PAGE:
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Future Primitive

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Album Review

Hailed as the saviors of rock & roll by NME with their 2002 debut album, Highly Evolved, Australian quartet the Vines proved to be anything but, spending the rest of the decade virtually imploding amongst a worrying series of events involving frontman Craig Nicholls, including hurling abuse at his own fans, kicking photographers, and battling with severe mental health issues. After their biggest champions turned against them during the release of 2008's Melodia, the band appeared to have had a re-think, and instead of basically recording the same album for a fifth time, Future Primitive sees them experiment ever so slightly outside their usual comfort zone. Produced by Bumblebeez's Chris Colonna, their usual thrashy garage rock sound is still very much the default setting, as evident on the yelping brash opener "Gimme Love," the ferocious psychedelics of "Weird Animals," and the dirty bass-driven punk of the title track. However, as well as attempting to revive the early-'60s concept of the no-nonsense two-minute single (of which there are potentially several here), the album also draws in a whole host of influences from the same era, whether it's the Beach Boys-inspired harmonies of "Leave Me in the Dark," the reverb-drenched Beatles-ish melodies of spacy ballad "All That You Do," or the Dylan-esque acoustic folk of "Goodbye." Unfortunately, this newfound creative streak doesn't always pay off. "Black Dragon" is an aimless, feedback-drenched wall of noise that sounds like the record button was accidentally pressed during an uninspiring jam session, the confusingly titled "Outro" (track 11 of 13), is an equally self-indulgent slice of electro-tinged noodling, while "S.T.W." is a poor relation to Winning Days' "F.T.W.," which suggests Nicholls ran out of ideas toward the end. With such an unpredictable frontman, the Vines were always going to struggle to live up to the hyperbole, but while Future Primitive isn't going to set the world on fire, it's a step in the right direction from a band who had undeniably lost their way. ~ Jon O'Brien, Rovi

Customer Reviews

The Vines - Future Primitive

The Vines have had a whirlwind career which could be stretched to a band twice their age. Since bursting into the scene with their explosive debut 'Highly Evolved' and equally powerful 'Winning Days' the band have dealt with their fare share of criticism for their following masterpieces 'Vision Vally' and 'Melodia'.
Back after three years here they are with 'Future Primitive' and it does not disappoint. Easily their most experimental effort to date, this boundary pushing album is a far cry from the stripped back songs you see Craig Nicholls 'wow' viewers with in their live performances. The album is a mixed bag of explosive grunge rock songs (gimme love, black dragon, Future Primitive, S.T.P, Weird animals), to 60's and 70's melodic pop (River view avenue, Cry, Autumn shade 4), stripped back (goodbye) to experimental epics (All that you do, Goodbye, Outro).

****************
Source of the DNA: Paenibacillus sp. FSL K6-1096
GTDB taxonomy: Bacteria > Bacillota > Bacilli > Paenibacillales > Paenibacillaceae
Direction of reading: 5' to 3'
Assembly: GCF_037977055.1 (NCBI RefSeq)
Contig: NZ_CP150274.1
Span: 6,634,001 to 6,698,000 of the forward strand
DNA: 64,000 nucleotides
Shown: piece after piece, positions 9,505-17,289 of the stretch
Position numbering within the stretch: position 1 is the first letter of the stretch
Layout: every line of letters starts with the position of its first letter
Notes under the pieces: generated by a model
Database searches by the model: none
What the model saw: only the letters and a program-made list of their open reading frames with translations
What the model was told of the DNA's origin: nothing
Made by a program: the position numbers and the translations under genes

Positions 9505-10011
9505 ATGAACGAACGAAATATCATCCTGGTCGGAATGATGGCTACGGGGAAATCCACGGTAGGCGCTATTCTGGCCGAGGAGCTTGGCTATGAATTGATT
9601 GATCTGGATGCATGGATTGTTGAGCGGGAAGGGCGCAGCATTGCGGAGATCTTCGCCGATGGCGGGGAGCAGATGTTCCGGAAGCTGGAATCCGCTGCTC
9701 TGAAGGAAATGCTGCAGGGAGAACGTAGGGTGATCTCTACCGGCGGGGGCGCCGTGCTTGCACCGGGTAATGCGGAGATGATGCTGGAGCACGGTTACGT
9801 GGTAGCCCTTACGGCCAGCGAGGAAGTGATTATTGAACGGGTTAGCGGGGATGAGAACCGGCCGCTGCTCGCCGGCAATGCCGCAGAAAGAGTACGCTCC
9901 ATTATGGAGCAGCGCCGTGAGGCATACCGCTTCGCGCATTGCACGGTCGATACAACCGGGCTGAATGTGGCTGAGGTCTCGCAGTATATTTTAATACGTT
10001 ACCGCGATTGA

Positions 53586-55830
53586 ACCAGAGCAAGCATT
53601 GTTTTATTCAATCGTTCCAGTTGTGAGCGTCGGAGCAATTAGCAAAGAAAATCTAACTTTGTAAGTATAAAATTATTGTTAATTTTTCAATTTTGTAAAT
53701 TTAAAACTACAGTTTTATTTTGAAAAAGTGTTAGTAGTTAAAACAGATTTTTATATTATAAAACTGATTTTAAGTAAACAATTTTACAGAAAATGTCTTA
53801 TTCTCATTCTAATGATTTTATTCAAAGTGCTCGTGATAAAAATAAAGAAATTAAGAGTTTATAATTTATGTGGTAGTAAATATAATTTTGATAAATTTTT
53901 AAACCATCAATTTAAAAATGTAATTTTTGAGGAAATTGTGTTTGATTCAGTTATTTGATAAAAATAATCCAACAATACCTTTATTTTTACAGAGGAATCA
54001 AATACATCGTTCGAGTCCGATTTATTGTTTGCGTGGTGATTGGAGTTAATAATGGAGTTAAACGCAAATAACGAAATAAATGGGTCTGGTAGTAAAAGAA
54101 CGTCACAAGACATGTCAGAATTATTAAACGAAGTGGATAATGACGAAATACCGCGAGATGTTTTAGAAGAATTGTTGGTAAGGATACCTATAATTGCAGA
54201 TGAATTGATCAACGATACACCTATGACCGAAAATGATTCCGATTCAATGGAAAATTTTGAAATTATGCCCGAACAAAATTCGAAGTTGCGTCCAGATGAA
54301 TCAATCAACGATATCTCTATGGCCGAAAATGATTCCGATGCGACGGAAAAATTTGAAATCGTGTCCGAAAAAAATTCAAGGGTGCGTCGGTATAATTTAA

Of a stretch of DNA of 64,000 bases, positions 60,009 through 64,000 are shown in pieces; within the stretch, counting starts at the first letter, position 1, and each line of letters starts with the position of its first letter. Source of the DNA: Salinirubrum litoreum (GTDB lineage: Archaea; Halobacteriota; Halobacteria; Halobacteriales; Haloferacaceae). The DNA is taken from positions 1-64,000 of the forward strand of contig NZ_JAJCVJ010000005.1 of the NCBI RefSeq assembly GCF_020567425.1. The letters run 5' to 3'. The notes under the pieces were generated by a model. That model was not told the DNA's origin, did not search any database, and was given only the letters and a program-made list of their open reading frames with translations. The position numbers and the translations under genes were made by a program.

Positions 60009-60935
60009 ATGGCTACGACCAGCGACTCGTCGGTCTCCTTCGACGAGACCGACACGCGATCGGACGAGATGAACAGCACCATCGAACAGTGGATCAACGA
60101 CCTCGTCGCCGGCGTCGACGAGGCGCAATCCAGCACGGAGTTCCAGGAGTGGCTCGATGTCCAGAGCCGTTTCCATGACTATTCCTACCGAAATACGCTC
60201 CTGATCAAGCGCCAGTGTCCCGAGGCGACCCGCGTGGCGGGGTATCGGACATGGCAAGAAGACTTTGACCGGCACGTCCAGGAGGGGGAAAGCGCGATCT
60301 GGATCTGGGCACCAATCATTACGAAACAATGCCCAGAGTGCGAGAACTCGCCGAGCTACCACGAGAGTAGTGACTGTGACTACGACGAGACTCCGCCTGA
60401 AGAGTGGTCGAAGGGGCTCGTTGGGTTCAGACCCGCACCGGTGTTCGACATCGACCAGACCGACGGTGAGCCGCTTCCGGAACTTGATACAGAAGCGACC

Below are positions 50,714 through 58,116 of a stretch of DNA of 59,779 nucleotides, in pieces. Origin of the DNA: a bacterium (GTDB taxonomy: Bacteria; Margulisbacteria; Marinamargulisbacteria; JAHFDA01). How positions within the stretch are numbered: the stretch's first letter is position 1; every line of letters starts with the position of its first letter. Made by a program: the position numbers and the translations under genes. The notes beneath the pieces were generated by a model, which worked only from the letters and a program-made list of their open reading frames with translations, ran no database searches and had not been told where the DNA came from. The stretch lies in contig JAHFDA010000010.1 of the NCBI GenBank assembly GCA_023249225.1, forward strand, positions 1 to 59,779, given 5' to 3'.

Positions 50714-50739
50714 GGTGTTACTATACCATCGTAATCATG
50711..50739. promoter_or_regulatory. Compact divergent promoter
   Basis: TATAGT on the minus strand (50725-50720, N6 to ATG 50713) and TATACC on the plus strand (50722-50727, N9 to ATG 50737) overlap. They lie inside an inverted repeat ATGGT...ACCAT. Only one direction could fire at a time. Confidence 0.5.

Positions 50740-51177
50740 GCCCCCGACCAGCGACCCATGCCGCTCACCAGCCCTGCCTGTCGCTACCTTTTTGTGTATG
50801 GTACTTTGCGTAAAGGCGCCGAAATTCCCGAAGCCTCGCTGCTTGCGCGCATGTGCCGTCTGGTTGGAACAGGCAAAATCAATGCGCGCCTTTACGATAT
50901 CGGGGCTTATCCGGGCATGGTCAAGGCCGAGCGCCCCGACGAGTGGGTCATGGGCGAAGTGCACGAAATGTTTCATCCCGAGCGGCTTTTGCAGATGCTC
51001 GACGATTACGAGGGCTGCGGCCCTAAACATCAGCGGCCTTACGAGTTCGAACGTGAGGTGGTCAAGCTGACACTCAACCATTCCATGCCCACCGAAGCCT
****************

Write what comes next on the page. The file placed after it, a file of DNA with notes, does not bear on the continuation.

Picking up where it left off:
This album is one of the bands most honest to date and really sticks with you. It shows growth and a talent which is far from being over with such a diverse range between songs which is rarely seen today.
With full backing from Sony records, Nicholls being in his healthiest state yet and rumours of extensive tours one can only hope The Vines are one step closer to where they deserve to be.

great stuff

nice one - it's great! repeatable and infectious

Future Primitive

The Vines fifth album sees them experiment with spacey guitars & electronic sounds. Songs such as Black Dragon, Weird Amials, STW, Gimme Love and the title Future Primitive are pumping rock songs that show once again The Vines can really rock hard..Whilst AS4, All That You Do, Leave Me In The Dark, Cry and Goodbye, showcase Craigs ability to use beautiful harmonies along side his honest and heart searching lyrics. The album is rounded off with infectious pop songs Riverview Avenue, Candy Flippin Girl and the experimental spacey track Outro..Something for everyone. This is deffinetly an album fans and The Vines can be VERY proud of...Unforgettable and Infectious..Future Primitive :)


Formed: 1999 in Sydney, Australia

Genre: Alternative

Years Active: '90s, '00s, '10s

Formed in Australia in the late '90s, the Vines rose to prominence during the garage rock revival of the early 2000s, joining bands such as the Hives, Jet, and the Libertines in their confident swagger and punky energy. While other groups took cues from the Stooges and MC5, however, the Vines found inspiration elsewhere, particularly in the grungy craft of Nirvana and the melodic, psychedelic appeal of vintage British pop. The combination helped make their debut album, 2002's Highly Evolved, an international...
Full Bio
Future Primitive, The Vines
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  • $16.99
  • Genres: Rock, Music, Alternative, Punk
  • Released: 03 June 2011

Customer Ratings